YouTube Wins Yet Another Complete Victory Over Viacom; Court Mocks Viacom's Ridiculous Legal Theories

from the winner-and-still-champion dept

A few weeks ago we took a look at the latest filings in the long-running Viacom/YouTube dispute and were somewhat stunned at the ridiculous arguments made by Viacom, suggesting that the burden of proof was on YouTube to prove it did not know the videos on its site infringed on Viacom's copyrights. The idea that copyright law works this way, in which the burden of proof is on the service provider to show a lack of knowledge of infringement, is crazy. Thankfully, the court agreed.

In a ruling released today, the court gave a total victory to Google/YouTube, granting it summary judgment, saying that YouTube was protected from claims of infringement via the DMCA's safe harbors, and mocking Viacom's legal theories at the same time. Might as well jump right in with some quotes, including the money quote that Viacom's legal theory is "extravagant." Elsewhere the judge calls it "ingenious."
Viacom's argument that the volume of material and "the absence of record evidence that would allow a jury to decide which clips-in-suit were specifically known to senior YouTube executives" (Viacom Opp. pp. 9-10) combine to deprive YouTube of the statutory safe harbor, is extravagant. If, as plaintiffs assert, neither side can determine the presence or absence of specific infringements because of the volume of material, that merely demonstrates the wisdom of the legislative requirement that it be the owner of the copyright, or his agent, who identifies the infringement by giving the service provider notice. 17 U.S.C. § 512(c)(3)(A). The system is entirely workable: in 2007 Viacom itself gave such notice to YouTube of infringements by some 100,000 videos, which were taken down by YouTube by the next business day. See 718 F. Supp. 2d 514 at 524.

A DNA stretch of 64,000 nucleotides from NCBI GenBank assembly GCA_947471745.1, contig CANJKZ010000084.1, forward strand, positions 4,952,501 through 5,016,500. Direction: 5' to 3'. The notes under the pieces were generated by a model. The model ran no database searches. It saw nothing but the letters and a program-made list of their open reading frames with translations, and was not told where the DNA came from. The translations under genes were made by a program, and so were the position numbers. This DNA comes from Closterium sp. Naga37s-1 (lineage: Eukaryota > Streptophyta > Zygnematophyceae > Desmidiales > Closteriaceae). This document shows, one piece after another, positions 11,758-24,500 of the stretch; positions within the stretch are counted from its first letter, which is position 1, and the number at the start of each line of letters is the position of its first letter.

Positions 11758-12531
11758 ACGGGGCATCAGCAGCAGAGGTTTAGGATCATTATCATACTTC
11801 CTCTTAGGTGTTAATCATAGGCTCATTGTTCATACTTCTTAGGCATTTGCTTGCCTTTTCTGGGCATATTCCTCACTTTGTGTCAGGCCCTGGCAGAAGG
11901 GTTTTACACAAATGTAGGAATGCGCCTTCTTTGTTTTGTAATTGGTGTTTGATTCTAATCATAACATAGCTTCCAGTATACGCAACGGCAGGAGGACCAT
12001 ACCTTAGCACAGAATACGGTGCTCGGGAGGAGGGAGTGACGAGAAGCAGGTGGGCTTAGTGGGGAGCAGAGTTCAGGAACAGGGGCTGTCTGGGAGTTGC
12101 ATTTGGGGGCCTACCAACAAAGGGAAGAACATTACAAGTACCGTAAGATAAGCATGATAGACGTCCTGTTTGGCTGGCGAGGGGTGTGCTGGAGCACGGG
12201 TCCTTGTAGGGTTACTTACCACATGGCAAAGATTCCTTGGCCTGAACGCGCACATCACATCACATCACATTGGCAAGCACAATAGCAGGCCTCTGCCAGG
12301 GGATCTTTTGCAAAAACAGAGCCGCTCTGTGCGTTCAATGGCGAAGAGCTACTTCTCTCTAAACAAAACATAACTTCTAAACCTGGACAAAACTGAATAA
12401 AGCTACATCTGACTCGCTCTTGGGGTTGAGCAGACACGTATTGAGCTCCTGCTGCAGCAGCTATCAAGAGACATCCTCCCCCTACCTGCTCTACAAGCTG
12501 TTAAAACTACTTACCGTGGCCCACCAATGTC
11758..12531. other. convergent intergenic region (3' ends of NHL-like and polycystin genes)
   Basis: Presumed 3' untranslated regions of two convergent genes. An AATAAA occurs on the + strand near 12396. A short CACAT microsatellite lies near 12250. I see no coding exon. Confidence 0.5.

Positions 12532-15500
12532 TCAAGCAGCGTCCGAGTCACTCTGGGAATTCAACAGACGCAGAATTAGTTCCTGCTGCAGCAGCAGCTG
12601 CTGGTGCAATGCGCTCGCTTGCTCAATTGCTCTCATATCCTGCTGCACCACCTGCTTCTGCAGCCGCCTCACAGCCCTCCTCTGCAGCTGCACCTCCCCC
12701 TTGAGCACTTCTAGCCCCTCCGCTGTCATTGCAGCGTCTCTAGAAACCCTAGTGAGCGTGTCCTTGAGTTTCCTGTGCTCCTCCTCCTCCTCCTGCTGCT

Thus, the burden of showing that YouTube knew or was aware of the specific infringements of the works in suit cannot be shifted to YouTube to disprove. Congress has determined that the burden of identifying what must be taken down is to be on the copyright owner, a determination which has proven practicable in practice.